The Autobiography of Giambattista Vico
The Autobiography of Giambattista Vico is significant both as a source of insight into the influences on the eighteenth-century philosopher's intellectual development and as one of the earliest and most sophisticated examples of philosophical autobiography. Referring to himself in the third person, Vico records the course of his life and the influence that various thinkers had on the development of concepts central to his mature work. Beyond its relevance to the development of the New Science, the Autobiography is also of interest for the light it sheds on Italian culture in the seventeenth and eighteenth centuries.
Still regarded by many as the best English-language translation of this classic work, the Cornell edition was widely lauded when first published in 1944. Wrote the Saturday Review of Literature: "Here was something new in the art of self-revelation. Vico wrote of his childhood, the psychological influences to which he was subjected, the social conditions under which he grew up and received an education and evolved his own way of thinking. It was so outstanding a piece of work that it was held up as a model, which it still is."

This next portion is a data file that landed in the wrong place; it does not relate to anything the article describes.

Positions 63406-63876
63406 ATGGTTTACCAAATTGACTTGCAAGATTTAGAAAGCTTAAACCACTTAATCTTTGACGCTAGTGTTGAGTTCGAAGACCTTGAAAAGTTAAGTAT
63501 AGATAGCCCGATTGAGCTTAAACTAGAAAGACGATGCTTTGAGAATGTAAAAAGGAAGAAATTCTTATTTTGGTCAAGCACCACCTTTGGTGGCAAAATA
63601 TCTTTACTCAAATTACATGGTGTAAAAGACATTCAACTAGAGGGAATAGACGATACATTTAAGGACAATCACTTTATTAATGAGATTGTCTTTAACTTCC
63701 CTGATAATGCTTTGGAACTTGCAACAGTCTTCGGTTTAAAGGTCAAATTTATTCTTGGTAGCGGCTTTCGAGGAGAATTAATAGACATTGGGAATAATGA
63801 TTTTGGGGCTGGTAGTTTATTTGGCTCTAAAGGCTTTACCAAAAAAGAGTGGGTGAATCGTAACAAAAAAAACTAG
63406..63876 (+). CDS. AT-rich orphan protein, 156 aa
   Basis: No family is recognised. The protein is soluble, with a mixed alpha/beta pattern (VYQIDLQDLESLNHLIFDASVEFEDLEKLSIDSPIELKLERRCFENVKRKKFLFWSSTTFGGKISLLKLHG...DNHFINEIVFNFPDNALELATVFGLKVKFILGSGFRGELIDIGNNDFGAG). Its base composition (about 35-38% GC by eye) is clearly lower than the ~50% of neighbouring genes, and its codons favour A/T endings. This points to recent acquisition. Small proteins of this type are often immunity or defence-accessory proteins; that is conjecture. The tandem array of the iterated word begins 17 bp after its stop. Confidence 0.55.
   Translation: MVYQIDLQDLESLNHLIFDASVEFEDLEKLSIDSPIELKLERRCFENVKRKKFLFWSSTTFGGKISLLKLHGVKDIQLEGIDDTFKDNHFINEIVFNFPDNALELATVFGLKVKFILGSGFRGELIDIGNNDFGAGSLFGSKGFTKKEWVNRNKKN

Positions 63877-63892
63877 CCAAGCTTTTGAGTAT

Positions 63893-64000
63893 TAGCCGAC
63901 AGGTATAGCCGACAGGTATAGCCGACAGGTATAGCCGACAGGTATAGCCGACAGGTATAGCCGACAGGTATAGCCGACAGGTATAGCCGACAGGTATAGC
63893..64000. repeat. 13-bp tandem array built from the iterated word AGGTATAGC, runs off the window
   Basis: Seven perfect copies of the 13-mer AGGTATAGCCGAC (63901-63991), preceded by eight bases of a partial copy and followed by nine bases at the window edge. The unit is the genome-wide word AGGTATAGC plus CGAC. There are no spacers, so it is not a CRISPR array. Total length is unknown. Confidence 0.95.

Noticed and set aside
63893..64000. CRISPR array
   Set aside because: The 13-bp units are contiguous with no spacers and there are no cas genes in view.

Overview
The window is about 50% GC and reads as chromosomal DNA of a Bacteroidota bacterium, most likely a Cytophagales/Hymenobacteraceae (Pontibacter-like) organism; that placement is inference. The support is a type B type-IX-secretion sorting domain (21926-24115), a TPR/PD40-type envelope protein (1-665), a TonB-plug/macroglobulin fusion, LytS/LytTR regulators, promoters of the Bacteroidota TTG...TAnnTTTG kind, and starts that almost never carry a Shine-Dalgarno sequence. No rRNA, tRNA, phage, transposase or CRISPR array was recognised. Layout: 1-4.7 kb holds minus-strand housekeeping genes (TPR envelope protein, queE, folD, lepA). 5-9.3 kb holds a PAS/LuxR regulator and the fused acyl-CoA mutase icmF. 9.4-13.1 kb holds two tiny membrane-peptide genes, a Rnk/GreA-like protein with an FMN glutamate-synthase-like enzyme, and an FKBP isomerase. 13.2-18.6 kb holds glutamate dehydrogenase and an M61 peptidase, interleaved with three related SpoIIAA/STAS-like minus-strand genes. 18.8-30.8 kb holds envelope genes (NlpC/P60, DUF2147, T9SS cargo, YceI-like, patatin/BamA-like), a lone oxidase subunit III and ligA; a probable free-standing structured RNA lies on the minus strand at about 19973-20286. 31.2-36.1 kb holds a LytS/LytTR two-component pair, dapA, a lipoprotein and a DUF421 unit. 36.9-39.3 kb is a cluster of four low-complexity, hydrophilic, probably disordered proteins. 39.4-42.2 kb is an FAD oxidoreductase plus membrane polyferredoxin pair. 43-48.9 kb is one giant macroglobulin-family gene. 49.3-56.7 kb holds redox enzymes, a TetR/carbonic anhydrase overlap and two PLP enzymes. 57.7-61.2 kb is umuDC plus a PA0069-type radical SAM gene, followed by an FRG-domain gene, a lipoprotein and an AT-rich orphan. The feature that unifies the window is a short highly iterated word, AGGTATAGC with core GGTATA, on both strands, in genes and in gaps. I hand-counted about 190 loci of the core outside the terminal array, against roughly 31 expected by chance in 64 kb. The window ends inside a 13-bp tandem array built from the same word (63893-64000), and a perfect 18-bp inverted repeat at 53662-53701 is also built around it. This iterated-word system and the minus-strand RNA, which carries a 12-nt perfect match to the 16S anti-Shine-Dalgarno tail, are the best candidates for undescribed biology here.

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The Autobiography and the New Science
The New Science
B The Genesis of the New Science
The Principles of the New Science
Vicos Reputation and Influence
E In the United States
Part A 1725 III
Outras edições - Ver tudo
Architecture and the Text: The (S)crypts of Joyce and Piranesi
Pré-visualização limitada - 1993